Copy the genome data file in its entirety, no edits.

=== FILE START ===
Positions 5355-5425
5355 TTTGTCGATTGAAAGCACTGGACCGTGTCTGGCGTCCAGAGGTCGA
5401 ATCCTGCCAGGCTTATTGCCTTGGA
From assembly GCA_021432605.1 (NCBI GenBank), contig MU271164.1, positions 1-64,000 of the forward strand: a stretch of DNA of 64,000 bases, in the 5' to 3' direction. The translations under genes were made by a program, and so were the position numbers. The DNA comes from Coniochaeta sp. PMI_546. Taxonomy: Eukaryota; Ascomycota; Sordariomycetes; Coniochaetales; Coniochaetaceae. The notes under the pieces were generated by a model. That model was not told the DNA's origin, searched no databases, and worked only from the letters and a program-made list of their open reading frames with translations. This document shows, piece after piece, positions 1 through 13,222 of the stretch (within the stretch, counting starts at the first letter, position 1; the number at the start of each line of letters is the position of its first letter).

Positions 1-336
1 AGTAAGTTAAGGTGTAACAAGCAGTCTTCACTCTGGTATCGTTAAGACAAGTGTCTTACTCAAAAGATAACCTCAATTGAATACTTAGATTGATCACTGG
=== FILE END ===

Positions 5355-5425
5355 TTTGTCGATTGAAAGCACTGGACCGTGTCTGGCGTCCAGAGGTCGA
5401 ATCCTGCCAGGCTTATTGCCTTGGA
From assembly GCA_021432605.1 (NCBI GenBank), contig MU271164.1, positions 1-64,000 of the forward strand: a stretch of DNA of 64,000 bases, in the 5' to 3' direction. The translations under genes were made by a program, and so were the position numbers. The DNA comes from Coniochaeta sp. PMI_546. Taxonomy: Eukaryota; Ascomycota; Sordariomycetes; Coniochaetales; Coniochaetaceae. The notes under the pieces were generated by a model. That model was not told the DNA's origin, searched no databases, and worked only from the letters and a program-made list of their open reading frames with translations. This document shows, piece after piece, positions 1 through 13,222 of the stretch (within the stretch, counting starts at the first letter, position 1; the number at the start of each line of letters is the position of its first letter).

Positions 1-336
1 AGTAAGTTAAGGTGTAACAAGCAGTCTTCACTCTGGTATCGTTAAGACAAGTGTCTTACTCAAAAGATAACCTCAATTGAATACTTAGATTGATCACTGG